Psalm 119 is a beast–it is 176 verses long and divided into 22 sections (one for each letter of the Hebrew alphabet). So I’m going to divide it up, and write about my observations from each section, and see how each can help me continue to walk the road less traveled. Today, the “Zayin” section:
Eleven years ago, I had a kidney transplant. It was quite a surreal experience–waking up with all kinds of tubes coming out of me, the pain, and the pain killer… morphine. Out of a pump. Every six minutes. Nice. So nice that I don’t remember most of my hospital stay. Apparently I did and said some really crazy things that I would never have done without the influence of narcotics (well, as much as you can do in a hospital bed tied up to an IV, oxygen, and a catheter… apparently I showed everyone my catheter). They sent me home with a month’s supply of Percocet. More good stuff… except I only took one the entire month. Now, because of the meds I take to keep my body from rejecting my donor kidney, I can only take one kind of pain reliever–Tylenol (or generic Tylenol). Fortunately, I rarely have a need for it.
There are types of pain that meds cannot block. Physically, there is pain that even pain relievers cannot touch (we sometimes say we want something powerful enough to “take the edge off,” yet there are times when meds cannot do it). Emotional and mental pain may be numbed by antidepressants, but the root causes of the pain must still be dealt with. Spiritual pain–wondering if God is there or if He’s truly good during times of stress or tragedy–cannot be numbed with meds.
We will all go through times of emotional, mental, and spiritual pain. Look how the author of Psalm 119 deals with his pain in Psalm 119:49-50,
Remember your word to your servant,
in which you have made me hope.
This is my comfort in my affliction,
that your promise gives me life.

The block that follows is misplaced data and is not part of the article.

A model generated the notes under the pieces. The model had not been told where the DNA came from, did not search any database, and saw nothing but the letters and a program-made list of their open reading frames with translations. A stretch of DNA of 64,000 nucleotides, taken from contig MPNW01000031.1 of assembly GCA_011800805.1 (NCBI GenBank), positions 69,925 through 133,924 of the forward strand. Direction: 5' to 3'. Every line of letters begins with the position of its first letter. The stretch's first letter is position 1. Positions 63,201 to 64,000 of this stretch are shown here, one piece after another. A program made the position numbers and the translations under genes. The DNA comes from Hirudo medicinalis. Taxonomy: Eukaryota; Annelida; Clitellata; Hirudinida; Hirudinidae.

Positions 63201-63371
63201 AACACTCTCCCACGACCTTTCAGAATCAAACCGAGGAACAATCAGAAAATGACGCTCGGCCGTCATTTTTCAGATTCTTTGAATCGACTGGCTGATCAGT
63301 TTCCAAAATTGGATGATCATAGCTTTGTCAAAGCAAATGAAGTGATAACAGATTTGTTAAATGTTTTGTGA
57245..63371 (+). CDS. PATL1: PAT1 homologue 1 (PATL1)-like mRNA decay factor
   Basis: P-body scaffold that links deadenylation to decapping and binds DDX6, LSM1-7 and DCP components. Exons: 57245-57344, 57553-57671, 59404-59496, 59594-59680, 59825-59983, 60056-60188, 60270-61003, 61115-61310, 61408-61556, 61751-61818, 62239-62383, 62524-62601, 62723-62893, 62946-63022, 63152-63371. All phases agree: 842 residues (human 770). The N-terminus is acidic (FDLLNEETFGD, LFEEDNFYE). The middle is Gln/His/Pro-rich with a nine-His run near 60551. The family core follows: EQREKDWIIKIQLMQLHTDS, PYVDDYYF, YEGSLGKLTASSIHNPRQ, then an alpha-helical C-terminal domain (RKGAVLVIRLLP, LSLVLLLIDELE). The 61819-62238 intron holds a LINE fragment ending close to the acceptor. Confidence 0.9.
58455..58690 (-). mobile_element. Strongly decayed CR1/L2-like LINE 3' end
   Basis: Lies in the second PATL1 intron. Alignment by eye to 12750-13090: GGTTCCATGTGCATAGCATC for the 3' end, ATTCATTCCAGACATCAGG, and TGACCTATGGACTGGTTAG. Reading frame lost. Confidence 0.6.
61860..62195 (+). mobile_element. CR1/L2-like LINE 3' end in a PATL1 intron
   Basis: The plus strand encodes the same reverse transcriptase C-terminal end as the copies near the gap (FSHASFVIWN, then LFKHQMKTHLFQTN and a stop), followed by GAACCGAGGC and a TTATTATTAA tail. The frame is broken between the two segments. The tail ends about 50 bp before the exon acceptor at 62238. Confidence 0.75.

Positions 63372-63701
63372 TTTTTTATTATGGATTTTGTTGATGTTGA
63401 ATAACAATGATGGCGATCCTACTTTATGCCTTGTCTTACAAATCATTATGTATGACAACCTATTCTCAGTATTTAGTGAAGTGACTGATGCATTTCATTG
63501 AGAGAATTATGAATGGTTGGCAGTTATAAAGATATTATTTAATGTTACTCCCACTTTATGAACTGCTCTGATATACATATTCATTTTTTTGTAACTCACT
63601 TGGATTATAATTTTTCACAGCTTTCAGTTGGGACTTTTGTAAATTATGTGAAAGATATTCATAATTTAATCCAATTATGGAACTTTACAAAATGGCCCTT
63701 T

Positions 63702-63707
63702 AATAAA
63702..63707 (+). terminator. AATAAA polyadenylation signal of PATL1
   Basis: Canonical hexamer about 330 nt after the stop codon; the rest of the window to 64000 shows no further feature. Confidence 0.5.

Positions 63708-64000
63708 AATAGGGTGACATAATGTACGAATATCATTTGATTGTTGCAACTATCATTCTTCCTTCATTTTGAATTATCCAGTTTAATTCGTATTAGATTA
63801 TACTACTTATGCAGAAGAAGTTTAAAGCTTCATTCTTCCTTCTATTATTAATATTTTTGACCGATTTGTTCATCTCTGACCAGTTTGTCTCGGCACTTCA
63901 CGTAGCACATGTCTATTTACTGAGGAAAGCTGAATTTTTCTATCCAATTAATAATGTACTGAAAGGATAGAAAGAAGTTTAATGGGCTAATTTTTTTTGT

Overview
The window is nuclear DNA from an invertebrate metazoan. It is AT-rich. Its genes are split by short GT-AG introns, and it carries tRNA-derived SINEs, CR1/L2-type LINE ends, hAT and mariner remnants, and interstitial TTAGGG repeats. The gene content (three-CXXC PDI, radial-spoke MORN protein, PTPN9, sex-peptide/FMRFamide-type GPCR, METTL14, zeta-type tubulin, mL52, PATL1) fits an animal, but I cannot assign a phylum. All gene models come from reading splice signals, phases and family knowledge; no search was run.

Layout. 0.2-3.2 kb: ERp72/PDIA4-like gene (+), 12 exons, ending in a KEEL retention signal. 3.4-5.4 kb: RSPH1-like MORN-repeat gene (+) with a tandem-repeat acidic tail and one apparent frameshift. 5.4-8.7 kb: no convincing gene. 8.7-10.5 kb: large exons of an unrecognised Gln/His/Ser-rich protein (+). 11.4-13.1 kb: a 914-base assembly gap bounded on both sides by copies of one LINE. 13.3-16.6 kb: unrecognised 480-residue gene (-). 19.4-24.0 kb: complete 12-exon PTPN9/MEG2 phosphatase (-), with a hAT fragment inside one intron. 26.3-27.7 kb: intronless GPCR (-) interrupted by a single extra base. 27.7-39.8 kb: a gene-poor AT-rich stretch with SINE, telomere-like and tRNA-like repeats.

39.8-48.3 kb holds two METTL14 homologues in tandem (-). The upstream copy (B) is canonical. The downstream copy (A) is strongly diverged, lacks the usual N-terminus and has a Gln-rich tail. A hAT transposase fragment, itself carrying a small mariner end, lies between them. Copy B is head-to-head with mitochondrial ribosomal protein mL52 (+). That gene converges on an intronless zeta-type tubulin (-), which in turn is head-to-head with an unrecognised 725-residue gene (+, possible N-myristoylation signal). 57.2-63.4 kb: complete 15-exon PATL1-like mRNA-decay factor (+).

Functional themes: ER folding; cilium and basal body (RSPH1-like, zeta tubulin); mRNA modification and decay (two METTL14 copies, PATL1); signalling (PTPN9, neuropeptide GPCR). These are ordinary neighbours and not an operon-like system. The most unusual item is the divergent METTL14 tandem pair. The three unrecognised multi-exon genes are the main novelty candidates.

God’s revelation to us in Scripture reminds us that the pain of this life is temporary. It reminds us that if we set our hearts on following Him, that the pain of this life is actually momentary light affliction (even when it feels heavy) compared to what our eternal existence with Christ will be. We can look at Scripture and see the pain that people of faith suffered due to sinful choices and due to life throwing a curve at them. We can learn from how they dealt with it–either sinfully or righteously. We can extract principles to help us cope, deal with, and face the pain we’re going through. Should we need the help of a professional, we need to find someone who will not only listen, but speak Scriptural truth into our lives.
Most of all, we can look at Jesus through Scripture. On the cross, he suffered more pain than we can imagine. Physically, you and I will probably never feel the pain he felt from the horrific beating and the nails that held him to the cross. Spiritually, mentally, and emotionally, Jesus had to deal with becoming sin (which he never experienced), being separated from God, and feeling the full wrath of God. It is little wonder that his body gave out so quickly on the cross. But he did it for us so that we could find forgiveness, grace, and healing from our pain. Some of that healing may not be experienced in this life, and we don’t know why God doesn’t choose to heal in some cases in this life. Thus, the essence and the need for faith.
If you’re a follower of Jesus, how has Scripture provided pain relief for you?